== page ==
(Click and drag the chart to a new tab to see an enlargement)
Index Investing for Dummies tells us about the opportunity that Small Cap index funds are offering for all investors. At Stock Trend Investing we build on this and show you how Trend Investors can easily follow the long-term trends in Small Cap indices.
The DJIA is a price-weighting index of 30 large-cap stocks. The S&P 500 is a market-value weighted index that consists of the 500 leaders in important industries in the US that are not necessary the largest companies in market- value.
The Small Cap Index Advantage
However, one disadvantage of the S&P 500 is that it is very widely held, pushing up the stocks in the index, and that small caps are underrepresented.
Index investing for Dummies stresses:
“Over time, small cap stocks clearly outperformed larger company stocks. It pays to have both large company and small company stocks in your portfolio because they tend to do better (or worse) at different times.”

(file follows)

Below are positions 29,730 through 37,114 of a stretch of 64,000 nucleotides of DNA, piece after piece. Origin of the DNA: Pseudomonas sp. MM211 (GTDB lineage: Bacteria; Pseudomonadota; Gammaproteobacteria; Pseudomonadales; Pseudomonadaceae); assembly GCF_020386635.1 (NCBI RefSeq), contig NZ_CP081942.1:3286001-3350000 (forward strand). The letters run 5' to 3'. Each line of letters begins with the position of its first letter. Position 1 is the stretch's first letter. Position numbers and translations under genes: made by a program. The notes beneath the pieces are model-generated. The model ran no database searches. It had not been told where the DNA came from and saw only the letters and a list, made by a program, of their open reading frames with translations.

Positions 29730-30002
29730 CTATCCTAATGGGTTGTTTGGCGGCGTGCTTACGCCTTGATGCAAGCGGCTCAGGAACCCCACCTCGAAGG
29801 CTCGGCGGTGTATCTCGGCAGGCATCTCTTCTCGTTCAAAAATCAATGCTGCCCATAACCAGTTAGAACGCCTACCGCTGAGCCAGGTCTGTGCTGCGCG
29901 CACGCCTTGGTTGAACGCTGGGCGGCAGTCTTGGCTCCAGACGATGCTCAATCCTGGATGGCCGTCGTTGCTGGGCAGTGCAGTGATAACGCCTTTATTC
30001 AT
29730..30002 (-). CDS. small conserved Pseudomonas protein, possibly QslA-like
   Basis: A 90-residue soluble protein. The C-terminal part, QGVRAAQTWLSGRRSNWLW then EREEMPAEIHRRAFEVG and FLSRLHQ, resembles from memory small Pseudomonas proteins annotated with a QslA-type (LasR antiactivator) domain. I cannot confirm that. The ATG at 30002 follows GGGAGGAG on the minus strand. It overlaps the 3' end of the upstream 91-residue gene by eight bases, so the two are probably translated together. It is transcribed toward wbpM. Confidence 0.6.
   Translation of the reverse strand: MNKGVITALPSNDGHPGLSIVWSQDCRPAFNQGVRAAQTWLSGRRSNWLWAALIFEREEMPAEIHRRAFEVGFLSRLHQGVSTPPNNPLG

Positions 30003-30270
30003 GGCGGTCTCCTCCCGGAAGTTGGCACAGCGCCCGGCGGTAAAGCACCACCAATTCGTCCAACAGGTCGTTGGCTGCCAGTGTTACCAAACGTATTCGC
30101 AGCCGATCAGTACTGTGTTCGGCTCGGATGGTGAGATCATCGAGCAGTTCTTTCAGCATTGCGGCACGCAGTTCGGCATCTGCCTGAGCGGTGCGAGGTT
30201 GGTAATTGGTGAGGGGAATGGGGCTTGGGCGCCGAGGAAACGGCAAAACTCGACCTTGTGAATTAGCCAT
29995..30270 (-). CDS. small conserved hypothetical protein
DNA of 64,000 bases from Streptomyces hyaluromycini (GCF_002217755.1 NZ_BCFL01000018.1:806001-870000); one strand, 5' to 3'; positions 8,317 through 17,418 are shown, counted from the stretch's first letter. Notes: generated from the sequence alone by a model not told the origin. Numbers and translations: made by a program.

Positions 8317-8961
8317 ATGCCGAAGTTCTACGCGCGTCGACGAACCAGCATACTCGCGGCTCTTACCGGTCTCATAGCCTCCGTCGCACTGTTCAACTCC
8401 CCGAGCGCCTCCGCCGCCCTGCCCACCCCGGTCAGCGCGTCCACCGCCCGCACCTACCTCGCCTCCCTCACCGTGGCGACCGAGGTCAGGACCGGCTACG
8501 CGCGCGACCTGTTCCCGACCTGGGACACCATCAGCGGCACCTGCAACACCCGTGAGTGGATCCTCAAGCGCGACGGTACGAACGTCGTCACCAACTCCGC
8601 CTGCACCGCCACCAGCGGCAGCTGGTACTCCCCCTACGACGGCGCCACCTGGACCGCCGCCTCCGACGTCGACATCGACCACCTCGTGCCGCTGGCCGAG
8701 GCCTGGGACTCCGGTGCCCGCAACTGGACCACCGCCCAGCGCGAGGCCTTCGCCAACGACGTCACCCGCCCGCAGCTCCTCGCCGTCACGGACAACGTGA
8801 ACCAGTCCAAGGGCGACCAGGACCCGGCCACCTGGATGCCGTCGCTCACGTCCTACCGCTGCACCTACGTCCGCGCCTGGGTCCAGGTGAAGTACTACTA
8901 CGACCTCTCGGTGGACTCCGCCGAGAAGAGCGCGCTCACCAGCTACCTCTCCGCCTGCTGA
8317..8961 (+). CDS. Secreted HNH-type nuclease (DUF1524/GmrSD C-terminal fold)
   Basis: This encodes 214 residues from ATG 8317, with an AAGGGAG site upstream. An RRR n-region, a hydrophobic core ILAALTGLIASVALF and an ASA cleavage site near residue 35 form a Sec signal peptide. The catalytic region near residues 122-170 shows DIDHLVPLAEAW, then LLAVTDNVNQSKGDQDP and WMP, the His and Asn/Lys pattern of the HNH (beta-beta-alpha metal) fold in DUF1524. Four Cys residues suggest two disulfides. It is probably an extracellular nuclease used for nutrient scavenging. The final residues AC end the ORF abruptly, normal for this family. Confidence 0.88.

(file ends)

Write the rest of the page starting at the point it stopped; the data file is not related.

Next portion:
To capitalize on the performance of Small Caps, Index Investing for Dummies recommends:
“If your total stock portfolio is over $20,000 and the total amount you have allocated to US stock is above $10,000, consider splitting your domestic holdings into large cap and small cap.”
How to Follow Small Cap Index Trends
At the top of this page you see the 5-year chart that shows how the S&P 500 (green) has done versus a US Large Cap Index (red) and a US Small Cap Index (blue): different performance levels but the same direction of the long-term trend.
The performance during a certain period between large cap, small cap and the S&P 500 may differ, but the long-term trend direction is the same. This means that it works very well to use the trend signals from the S&P 500 and other US market indices for the trend following of US Small Cap and US Large Cap Index funds.